International group renews push to fight avian, pandemic flu

Apr 22, 2010 (CIDRAP News) – An international avian and pandemic flu meeting in Hanoi concluded yesterday, with health ministers and top officials from more than 70 countries agreeing on a set of strategies for responding to future disease threats.

The agreement, titled the Hanoi Declaration, includes national measures to identify new diseases that cross from animals to humans and quickly deploy public health responses, the United Nations (UN) said yesterday in a press release. Documents related to the meeting are available on the Web site of the Seventh International Ministerial Conference on Animal and Pandemic Influenza, where the Hanoi Declaration will be posted shortly, according to the group.

The ministerial conference was hosted by the Vietnamese government and organized by the United States, the European Union, UN groups, and other global health organizations. It was the latest in a series of high-level meetings over the past 4 years to tackle international avian and pandemic flu issues.

Clouds of volcanic ash hampered travel to the 3-day meeting over Europe, which blocked about a fifth of the delegates from attending the meeting, the UN said. China's earthquake limited that country's participation. "The severity of these natural occurrences, and the suddenness with which they struck, reminded delegates about the swift and unpredictable spread of new hazards that can emerge from the animal world," the UN release said.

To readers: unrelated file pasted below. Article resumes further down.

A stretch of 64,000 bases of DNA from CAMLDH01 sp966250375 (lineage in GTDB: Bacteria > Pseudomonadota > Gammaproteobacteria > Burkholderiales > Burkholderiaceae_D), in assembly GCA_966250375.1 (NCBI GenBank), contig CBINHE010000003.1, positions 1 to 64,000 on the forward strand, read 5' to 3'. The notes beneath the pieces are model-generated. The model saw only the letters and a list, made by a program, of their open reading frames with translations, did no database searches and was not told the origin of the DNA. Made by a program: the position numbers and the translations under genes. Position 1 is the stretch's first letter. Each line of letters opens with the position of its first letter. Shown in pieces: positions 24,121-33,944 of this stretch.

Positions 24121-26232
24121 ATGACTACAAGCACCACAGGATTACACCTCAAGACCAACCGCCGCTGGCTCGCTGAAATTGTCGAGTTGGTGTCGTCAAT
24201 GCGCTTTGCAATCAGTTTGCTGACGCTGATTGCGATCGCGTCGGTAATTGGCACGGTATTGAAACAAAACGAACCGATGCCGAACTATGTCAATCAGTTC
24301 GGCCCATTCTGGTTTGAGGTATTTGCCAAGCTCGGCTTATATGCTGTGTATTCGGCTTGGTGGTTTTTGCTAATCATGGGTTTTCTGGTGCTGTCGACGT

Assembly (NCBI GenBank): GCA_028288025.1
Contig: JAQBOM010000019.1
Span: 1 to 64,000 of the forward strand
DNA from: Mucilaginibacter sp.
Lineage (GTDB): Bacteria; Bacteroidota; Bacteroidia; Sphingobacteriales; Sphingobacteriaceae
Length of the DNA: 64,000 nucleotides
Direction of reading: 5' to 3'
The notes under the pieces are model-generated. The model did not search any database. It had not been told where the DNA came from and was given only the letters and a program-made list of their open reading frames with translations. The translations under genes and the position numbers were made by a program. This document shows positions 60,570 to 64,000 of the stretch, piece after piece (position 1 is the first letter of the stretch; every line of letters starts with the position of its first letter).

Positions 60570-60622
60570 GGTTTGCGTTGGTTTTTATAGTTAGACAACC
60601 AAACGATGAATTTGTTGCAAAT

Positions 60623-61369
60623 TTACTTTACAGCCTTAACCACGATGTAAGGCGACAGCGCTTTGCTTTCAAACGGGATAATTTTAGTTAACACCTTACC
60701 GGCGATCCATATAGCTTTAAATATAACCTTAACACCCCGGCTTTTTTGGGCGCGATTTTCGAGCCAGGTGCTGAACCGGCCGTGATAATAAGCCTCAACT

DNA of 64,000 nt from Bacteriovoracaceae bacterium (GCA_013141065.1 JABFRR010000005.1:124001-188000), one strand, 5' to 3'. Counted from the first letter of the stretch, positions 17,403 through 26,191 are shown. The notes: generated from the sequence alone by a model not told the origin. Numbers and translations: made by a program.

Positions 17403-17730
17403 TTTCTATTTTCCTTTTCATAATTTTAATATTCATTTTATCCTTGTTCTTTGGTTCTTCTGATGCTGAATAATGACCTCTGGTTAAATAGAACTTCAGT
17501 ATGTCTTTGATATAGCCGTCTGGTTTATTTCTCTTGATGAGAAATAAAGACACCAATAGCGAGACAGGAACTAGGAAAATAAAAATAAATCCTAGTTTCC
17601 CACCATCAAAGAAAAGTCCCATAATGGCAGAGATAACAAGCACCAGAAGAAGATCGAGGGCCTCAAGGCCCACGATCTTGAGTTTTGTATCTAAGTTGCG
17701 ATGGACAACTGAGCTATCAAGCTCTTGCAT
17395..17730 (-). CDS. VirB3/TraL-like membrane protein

The meeting also took place in the wake of warnings from several global organizations about the continued risk of H5N1 avian influenza. Countries where the disease is endemic, such as Egypt and Vietnam, have reported several outbreaks in poultry this year, along with a spate of human cases.

A few weeks in advance of the meeting, organizers released a draft report on how to sustain momentum in the fight against animal and pandemic flu. The report was slated to be finalized when the group met in Hanoi. Some of the topics include broad-based prevention and control, incentives, measuring progress, and building financial and technical assistance.

The health officials rejected an effort put forth by Poland to include in the declaration a statement on pharmaceutical company conflict of interest and their responsibility for vaccine side effects, Deutsche Presse-Agentur (DPA) reported yesterday. The Polish government did not purchase a stockpile of pandemic vaccine, in part because it objected to liability limits on companies' pandemic vaccines.

David Nabarro, the UN's system influenza coordinator, said in the press release that the global capacity to collaborate in response to disease threats has improved over the past 5 years, but the conference helped identify areas that can enhance the world's security during future emerging disease threats.

At the closing ceremony yesterday, Bui Ba Bong, Vietnam's vice-minister of agriculture and rural development, said the world needs to continue responding to H5N1 and pandemic H1N1 while preparing for other diseases that move from animals to humans. "In Vietnam's experience, this calls for good human and animal health services, excellent communications, and whole of society responses," he said.

See also:

Apr 21 UN press release

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